After a $380 million settlement, the legal battle between USA Gymnastics, Larry Nassar (ex-national team doctor) and hundreds of victims of sexual abuse is over.

Only the beginning of the fight for meaningful change in the sport’s national governance body is possible.

On Monday, a federal bankruptcy court in Indianapolis approved an agreement between USA Gymnastics (and the U.S. Olympic & Parampic Committee) and more than 500 victims. This ends one aspect of the fallout from the biggest sexual abuse scandal in American Olympic history.

The tentative settlement reached in September was approved by more than 90% of victims. The court conditionally approved a $380 million modification to the $425 million settlement. Over 300 victims were abused and neglected by Nassar. The remaining victims were abused in some way by USA Gymnastics employees.

Financial accounting is only one aspect of the equation. The victims will be part of USA Gymnastics’ future through a series of non-monetary provisions. These provisions include a seat on USA Gymnastics’ Safe Sport Committee, Athlete Health and Wellness Council, and board of directors. They also provide a detailed look into the culture and practices that allowed Nassar and others to continue operating unchecked for many years. After the settlement was approved, USA Gymnastics president Li Li Leung stated that survivors had stepped forward with courage to advocate for lasting change in the sport. We are committed to working together with them and the whole gymnastics community to ensure that safety, health, and wellness continue to be our top priority.

Many women and girls have claimed that Nassar sexually assaulted them while they were receiving medical treatment at Michigan State University. He also worked for USA Gymnastics, which trains Olympians and a Michigan gym who is a USA Gymnastics member.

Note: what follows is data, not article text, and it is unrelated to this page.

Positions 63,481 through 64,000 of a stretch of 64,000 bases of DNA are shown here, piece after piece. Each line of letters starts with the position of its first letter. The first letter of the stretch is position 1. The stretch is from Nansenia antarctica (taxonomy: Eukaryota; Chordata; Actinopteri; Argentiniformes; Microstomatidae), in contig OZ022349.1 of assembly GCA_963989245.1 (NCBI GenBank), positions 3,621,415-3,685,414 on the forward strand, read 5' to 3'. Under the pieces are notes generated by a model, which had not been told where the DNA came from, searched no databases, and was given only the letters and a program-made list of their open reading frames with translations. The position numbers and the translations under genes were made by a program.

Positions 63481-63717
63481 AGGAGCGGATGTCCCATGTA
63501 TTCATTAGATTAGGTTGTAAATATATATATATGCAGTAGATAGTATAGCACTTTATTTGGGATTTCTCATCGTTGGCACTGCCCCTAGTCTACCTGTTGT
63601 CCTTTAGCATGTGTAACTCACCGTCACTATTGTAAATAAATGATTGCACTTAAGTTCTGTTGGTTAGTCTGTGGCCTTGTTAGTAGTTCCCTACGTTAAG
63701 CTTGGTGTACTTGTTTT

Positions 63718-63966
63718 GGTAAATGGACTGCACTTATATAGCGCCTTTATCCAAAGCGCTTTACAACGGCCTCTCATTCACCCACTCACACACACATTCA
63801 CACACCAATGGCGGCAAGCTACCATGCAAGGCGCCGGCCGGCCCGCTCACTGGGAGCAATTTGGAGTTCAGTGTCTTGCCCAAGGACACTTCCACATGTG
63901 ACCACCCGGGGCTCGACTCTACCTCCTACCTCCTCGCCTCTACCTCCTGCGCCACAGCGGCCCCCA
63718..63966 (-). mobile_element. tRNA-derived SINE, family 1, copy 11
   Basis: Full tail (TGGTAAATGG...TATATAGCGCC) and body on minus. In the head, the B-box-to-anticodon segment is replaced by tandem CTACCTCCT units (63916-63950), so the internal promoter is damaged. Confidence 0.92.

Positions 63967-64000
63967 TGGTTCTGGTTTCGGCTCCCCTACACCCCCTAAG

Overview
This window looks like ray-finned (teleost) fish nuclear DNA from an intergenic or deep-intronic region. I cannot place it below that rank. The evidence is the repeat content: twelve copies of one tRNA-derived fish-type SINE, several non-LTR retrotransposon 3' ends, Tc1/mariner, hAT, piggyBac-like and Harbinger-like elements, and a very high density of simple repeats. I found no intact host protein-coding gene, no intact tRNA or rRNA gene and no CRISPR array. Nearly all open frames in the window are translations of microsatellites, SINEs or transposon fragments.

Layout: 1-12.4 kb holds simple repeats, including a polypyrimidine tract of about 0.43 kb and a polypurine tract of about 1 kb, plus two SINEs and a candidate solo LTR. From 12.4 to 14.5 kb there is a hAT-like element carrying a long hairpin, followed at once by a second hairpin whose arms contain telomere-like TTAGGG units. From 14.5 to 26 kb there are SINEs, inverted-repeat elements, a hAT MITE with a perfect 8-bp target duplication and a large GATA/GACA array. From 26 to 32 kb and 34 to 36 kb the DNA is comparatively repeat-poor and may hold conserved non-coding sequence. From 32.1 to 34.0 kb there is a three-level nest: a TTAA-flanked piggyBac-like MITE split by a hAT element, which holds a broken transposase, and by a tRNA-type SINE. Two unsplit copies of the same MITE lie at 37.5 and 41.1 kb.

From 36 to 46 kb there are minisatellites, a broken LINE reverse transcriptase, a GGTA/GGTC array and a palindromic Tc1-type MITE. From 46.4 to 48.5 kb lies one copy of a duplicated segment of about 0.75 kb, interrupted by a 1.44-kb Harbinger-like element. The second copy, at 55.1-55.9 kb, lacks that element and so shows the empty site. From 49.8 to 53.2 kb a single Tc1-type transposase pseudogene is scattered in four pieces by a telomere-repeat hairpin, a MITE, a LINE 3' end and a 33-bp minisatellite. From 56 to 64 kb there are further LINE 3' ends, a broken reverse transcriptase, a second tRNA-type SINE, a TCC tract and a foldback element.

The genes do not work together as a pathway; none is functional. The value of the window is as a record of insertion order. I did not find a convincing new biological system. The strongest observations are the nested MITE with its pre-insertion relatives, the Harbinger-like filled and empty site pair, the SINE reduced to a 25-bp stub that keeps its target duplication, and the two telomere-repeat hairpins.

After pleading guilty to child pornography offenses in federal court, he pleaded guilty to assaulting female gymnasts in state court. In 2018, he was sentenced to between 40 and 175 years imprisonment.

Rachael denhollander was the first woman to report on sexual abuse at the hands Nassar in fall 2016.

Denhollander said in a telephone interview that “it’s not about money, but it’s about changing.” It’s about a precise assessment of what went wrong to make it safer for the next generation.

Since the beginning of the scandal, Denhollander was one of the most vocal Nassar victims. She stated that it was crucial to get past the legal proceedings so that women can continue with their lives and receive the help they need.

She stated, “The truth is that survivors will have a harder time surviving this.” “So many of them can’t get medical care without a settlement. This reality had to be balanced with the time it took. We believed it was in everyone’s best interests to accept the settlement… so survivors could receive some form of justice.”

Denhollander noted that not all medical expenses are covered by insurance. Part of the financial burden will be relieved by the settlement.

Nearly four years have passed since a Michigan emotional sentencing hearing, in which hundreds of women described their experiences with Nassar as well as the impact it had on their lives.

Sarah Hirshland, CEO of USOPC, stated that the organization is paying $34m of its own money and $73m from insurers towards the settlement. She said that the organization recognizes its responsibility for “failing these athletes to protect them” and was sorry for the deep hurt they have suffered.

Denhollander called the five-plus years that elapsed between Monday and Tuesday when she first approached reporters at The Indianapolis Star, “hellish.”

She said, “It’s been hellish” for everyone. “To have had to push so hard for the right things, to have to push so long to see justice happen… it shouldn’t have taken five years.”

USA Gymnastics filed for Chapter 7 bankruptcy in December 2018 to consolidate various lawsuits against it. This move forced the USOPC, which had begun decertification proceedings against USA Gymnastics, to stop the process.

In the interim, the organization underwent a major leadership overhaul and restructured its safety and health policies. Although the settlement will allow the organization to continue its role as the sport’s national body of governing, Denhollander stated that USA Gymnastics has not done enough. This is why the involvement and support of the victims is so important.

She stated, “We must see for ourselves the reforms taking place.” “Having the ability to do so provides a level accountability that was not possible up until now.”